Chest X-rays can indicate a widened mediastinum without the area truly being enlarged. Sometimes, chest X-rays are ordered for reasons other than possible mediastinum problems. To capture images of certain areas in the chest, a patient might need to be arranged in a position that can make the mediastinum appear to be widened. By taking into consideration why the patient had the X-rays done and how many films were taken, a radiologist should be able to determine whether the condition is a medical concern or an X-ray glitch.

The widening of the mediastinum can be caused by serious medical conditions, such as an aorta dissection. The aorta is a major artery made up of three layers. An aorta dissection happens when the innermost layer, where the blood flows, tears and allows the blood to enter the other layers. This causes the aorta to bulge and potentially to rupture. A widened mediastinum usually is found during an aortography, a procedure in which contrast dye is injected into the patient’s bloodstream before a chest X-ray is performed.

Symptoms of an aorta dissection might mimic those of a heart attack, which can include sudden radiating chest pain. Other signs could be profuse sweating and different pulse rates in the arms. Medical attention should be sought if any of these symptoms occur.

Mediastinal tumors, such as germ cell, lymphoma, thymic cyst and goiters, can also show a widened mediastinum on a chest X-ray. These tumors can be either cancerous or benign. Many people who have a mediastinal tumor might not have any symptoms. If symptoms do occur, it usually is because the tumor is pressing against something. A person who has a mediastinal tumor might experience night sweats, wheezing and shortness of breath.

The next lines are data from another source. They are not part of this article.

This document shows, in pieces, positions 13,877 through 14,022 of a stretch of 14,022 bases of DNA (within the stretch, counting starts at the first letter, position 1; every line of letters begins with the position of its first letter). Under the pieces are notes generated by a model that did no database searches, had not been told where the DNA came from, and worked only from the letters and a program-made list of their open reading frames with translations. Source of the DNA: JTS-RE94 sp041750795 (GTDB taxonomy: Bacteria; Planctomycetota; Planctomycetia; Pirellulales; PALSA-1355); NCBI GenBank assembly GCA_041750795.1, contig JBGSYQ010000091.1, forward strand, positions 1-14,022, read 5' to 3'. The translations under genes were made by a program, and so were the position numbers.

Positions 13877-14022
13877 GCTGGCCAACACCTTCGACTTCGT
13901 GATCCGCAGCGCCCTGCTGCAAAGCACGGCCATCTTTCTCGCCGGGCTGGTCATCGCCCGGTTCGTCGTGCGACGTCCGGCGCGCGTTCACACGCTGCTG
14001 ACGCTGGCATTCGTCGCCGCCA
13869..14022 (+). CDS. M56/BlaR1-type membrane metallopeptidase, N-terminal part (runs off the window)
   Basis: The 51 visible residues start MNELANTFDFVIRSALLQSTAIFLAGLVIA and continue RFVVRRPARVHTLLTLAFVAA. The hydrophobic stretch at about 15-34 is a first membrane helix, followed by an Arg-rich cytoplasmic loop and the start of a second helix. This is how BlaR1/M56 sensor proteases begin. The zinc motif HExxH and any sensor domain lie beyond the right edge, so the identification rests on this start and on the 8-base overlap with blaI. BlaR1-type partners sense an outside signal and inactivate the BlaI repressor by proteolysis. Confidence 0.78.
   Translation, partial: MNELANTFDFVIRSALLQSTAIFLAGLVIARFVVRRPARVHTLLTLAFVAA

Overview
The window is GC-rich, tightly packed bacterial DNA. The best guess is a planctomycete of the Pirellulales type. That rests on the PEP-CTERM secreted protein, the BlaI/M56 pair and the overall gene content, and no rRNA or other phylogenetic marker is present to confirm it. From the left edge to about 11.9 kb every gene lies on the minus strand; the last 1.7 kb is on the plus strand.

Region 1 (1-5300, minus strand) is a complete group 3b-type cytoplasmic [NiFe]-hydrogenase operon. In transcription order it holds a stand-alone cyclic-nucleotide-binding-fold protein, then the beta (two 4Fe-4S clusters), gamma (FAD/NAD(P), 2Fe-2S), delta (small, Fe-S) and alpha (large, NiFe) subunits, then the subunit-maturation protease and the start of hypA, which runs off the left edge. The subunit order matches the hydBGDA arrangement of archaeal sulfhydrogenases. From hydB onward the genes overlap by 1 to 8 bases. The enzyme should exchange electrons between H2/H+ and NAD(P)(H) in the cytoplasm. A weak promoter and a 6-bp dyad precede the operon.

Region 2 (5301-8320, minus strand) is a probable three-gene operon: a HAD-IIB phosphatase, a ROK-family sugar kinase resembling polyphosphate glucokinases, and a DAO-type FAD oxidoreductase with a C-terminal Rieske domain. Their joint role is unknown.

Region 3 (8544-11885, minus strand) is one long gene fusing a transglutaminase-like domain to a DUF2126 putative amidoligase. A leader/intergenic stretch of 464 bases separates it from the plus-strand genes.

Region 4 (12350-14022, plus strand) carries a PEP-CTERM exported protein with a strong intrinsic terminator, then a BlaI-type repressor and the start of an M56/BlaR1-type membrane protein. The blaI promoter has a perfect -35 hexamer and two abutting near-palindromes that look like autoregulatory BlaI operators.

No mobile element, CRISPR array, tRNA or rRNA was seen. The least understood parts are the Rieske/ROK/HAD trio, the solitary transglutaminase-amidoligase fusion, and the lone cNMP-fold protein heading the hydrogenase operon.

A rare but potentially fatal condition called descending necrotizing mediastinitis can also cause a widened mediastinum. This condition is caused by the spreading of a head or neck infection to the mediastinum. Tonsillitis, dental abscess and sinusitis can potentially cause descending necrotizing mediastinitis if the infection is not treated. Symptoms include a sore or swollen neck from the spreading infection, fever and shortness of breath. This can be a life-threatening condition, and medical attention should be sought as soon as possible.

The Health Board is dedicated to providing accurate and trustworthy information. We carefully select reputable sources and employ a rigorous fact-checking process to maintain the highest standards. To learn more about our commitment to accuracy, read our editorial process.

Related Articles

Discussion Comments
By Phaedrus — On Feb 18, 2014

As uncomfortable as getting an x-ray can be, I'd much rather be called back for a second session than rely on the diagnosis of a widened mediastinum based on the first set of x-rays alone. Those other causes sound so serious that I'd be hoping for an x-ray positioning error the entire time.

The Health Board, in your inbox

Our latest articles, guides, and more, delivered daily.

The Health Board, in your inbox

Our latest articles, guides, and more, delivered daily.